First they came for New Orleans’ Confederate monuments. Then they came for the “Johnny Reb” memorial to Confederate soldiers in Orlando, Florida. The Robert E. Lee statue in Lee Park in Charlottesville, Virginia, is slated for removal pending a court decision. Now, the forces of political correctness have their sights on the five Confederate monuments that line Richmond, Virginia’s famed Monument Avenue.

The city’s Monument Avenue Commission, established by Mayor Levar Stoney to examine the controversy surrounding the monuments in Richmond, began its deliberations on Monday as the commission’s first subcommittee — the State of Confederate Memorials Group, which is tasked with reviewing how other localities are handling their Confederate monuments, met to examine the issue.

The commission’s three other subcommittees are the Historians Review Group, the New Monuments and Interpretation Group — tasked with answering the question “if monuments are added, where can they best be erected and interpreted?” — and the Community Engagement Group. These other subcommittees will all have met by Thursday evening, at which time will be held the first of two public hearings on the monuments.

[lz_ndn video=32771783]

While the commission is an attempt to examine all sides of the monuments controversy, critics say that the fact the monuments are controversial at all is a symptom of left-wing political correctness run amok.

“Contemporary Americans have a tendency to ‘forget who we are’ and engage in what has become known as political correctness,” said Dr. Lee Cheek, dean of East Georgia State College and a senior fellow at the Alexander Hamilton Institute, to LifeZette. “The advocates of political correctness want to corrupt history for temporary political gains more than they desire to keep or restore it, and their efforts are, sadly, a disease on the body politic.”

One such advocate is a local radical left-wing group The Virginia Defenders for Freedom, Justice & Equality, which is transparently calling for the commission to manipulate the odds in favor of removal. Not only does the group wish the commission to declare publicly that it is considering the option of removing them, but it also wants to stack the commission with proponents of removal.

The area NBC affiliate, WWBT, reported: “The Virginia Defenders for Freedom, Justice & Equality are calling on the commission to … invite Richmonders who have already called for the statues to be removed to be on the commission.”

“Put these statues in a museum. Not on public land maintained by my tax dollars for a statue that represents something that I hate with every fiber of my being,” Phil Wilayto of the Virginia Defenders for Freedom, Justice & Equality told WWBT. “As long as this statue is up, we are telling the rest of the world that Richmond thinks Robert E. Lee was a pretty cool fellow and the cause he fought for was noble.”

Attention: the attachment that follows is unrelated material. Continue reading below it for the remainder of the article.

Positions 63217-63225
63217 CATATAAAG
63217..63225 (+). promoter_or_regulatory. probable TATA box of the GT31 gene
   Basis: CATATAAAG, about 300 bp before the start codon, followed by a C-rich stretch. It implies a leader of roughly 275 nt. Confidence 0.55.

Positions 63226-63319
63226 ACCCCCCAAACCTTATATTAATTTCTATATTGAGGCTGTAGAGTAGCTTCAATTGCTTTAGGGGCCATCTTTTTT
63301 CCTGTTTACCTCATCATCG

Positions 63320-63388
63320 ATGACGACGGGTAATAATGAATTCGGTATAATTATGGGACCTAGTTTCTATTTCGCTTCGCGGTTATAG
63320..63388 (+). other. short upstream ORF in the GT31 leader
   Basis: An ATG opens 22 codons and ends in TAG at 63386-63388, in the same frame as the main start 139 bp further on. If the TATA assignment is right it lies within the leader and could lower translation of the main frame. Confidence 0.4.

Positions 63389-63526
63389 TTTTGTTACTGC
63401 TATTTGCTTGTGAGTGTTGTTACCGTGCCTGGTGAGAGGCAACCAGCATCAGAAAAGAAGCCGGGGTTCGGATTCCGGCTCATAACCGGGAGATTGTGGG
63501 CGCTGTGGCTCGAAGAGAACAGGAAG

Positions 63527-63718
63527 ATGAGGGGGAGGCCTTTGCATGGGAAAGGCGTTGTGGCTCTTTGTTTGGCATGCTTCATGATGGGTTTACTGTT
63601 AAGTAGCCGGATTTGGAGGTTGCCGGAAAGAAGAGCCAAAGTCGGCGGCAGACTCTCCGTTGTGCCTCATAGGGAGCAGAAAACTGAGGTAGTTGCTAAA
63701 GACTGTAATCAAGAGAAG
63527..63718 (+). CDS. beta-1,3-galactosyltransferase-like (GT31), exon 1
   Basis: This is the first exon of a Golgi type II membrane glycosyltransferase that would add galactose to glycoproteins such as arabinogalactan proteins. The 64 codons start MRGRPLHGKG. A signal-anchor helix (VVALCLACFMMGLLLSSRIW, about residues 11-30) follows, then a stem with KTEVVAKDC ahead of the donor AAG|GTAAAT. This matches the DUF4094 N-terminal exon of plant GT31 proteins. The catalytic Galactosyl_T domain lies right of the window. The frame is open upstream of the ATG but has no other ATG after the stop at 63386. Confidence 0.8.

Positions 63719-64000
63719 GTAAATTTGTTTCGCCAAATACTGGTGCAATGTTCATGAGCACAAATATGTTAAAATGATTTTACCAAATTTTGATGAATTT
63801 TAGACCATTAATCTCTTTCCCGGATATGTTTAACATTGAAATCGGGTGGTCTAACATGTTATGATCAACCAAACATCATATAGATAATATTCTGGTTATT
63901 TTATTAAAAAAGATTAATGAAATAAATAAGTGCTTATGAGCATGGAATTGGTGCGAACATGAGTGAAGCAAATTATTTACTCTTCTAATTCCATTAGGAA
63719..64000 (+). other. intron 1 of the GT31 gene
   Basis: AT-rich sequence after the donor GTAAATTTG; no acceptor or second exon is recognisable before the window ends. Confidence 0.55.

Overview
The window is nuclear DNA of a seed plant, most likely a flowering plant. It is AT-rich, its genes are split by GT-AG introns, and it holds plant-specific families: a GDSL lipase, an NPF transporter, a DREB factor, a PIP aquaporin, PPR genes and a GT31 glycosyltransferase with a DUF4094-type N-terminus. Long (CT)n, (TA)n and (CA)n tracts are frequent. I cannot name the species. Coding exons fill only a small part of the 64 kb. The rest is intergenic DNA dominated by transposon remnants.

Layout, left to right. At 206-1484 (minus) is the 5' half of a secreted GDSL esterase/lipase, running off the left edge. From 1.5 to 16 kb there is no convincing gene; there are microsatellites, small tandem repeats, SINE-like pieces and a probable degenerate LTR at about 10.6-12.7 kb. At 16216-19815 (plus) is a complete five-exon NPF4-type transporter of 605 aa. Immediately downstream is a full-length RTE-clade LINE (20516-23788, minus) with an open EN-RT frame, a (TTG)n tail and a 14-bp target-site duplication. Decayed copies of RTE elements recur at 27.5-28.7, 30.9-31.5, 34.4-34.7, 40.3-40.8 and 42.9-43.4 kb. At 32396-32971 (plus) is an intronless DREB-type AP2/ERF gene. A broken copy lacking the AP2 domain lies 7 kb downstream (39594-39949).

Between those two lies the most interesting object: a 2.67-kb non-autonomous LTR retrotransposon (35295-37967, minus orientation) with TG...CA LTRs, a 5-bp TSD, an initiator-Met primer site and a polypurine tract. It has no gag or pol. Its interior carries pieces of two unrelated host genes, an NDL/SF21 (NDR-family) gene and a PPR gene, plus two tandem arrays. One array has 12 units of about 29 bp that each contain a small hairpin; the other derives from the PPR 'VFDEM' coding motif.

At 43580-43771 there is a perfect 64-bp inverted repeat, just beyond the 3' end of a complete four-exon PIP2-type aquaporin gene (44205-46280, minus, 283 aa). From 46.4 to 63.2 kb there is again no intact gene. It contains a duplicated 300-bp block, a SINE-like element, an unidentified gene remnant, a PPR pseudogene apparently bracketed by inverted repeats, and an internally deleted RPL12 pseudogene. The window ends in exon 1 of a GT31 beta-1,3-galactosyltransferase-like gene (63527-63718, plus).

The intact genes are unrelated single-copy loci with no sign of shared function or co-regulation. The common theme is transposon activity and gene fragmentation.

“Mr. Wilayton and others want to destroy an historical consciousness that is necessary for our republic to persevere,” said Cheek. “As former Secretary of State Rice argued recently, to ‘sanitize’ history is to do a disservice to the living and the dead. To so freely and cavalierly dismiss Robert E. Lee, for example, who was a truly great figure in American life, is [to] basically suggest the only important people are those in political favor at present.”

Who do you think would win the Presidency?

By completing the poll, you agree to receive emails from LifeZette, occasional offers from our partners and that you've read and agree to our privacy policy and legal statement.

Unfortunately, if the now fallen monuments in New Orleans and elsewhere are any indication — not to mention the countless other examples of political correctness gone mad — Wilayton and his allies may be successful in their anti-Confederate crusade. “The operatives of political correctness in New Orleans and Richmond and in other locales have met with some success of late,” he observed.

[lz_related_box id=792985]

“With Orwellian irony, they succeeded in having a U.S Navy ship named for a person who hated the Navy (Cesar Chavez) and have imposed ‘speech codes’ (with the actual purpose of restricting speech) on many college campuses — as well as more destructive examples of assaulting First Amendment rights and redefining history,” Cheek continued.

Ultimately, according to Cheek, an assault upon First Amendment rights is fundamentally at the heart of the Left’s assault upon Confederate monuments. “The greatest threat to Mr. Wilayton and his fellow zealots is an environment in which free and uninhibited discussion and disagreement can take place,” he said.

“In fact,” Cheek said, “diversity of thought is the opposite of political correctness, and is at the heart of a free society. The advocates of removal are really advocating censorship against free and diverse discussion.”

(photo credit, homepage image: Billy Hathorn; photo credit, article image: Ron Cogswell)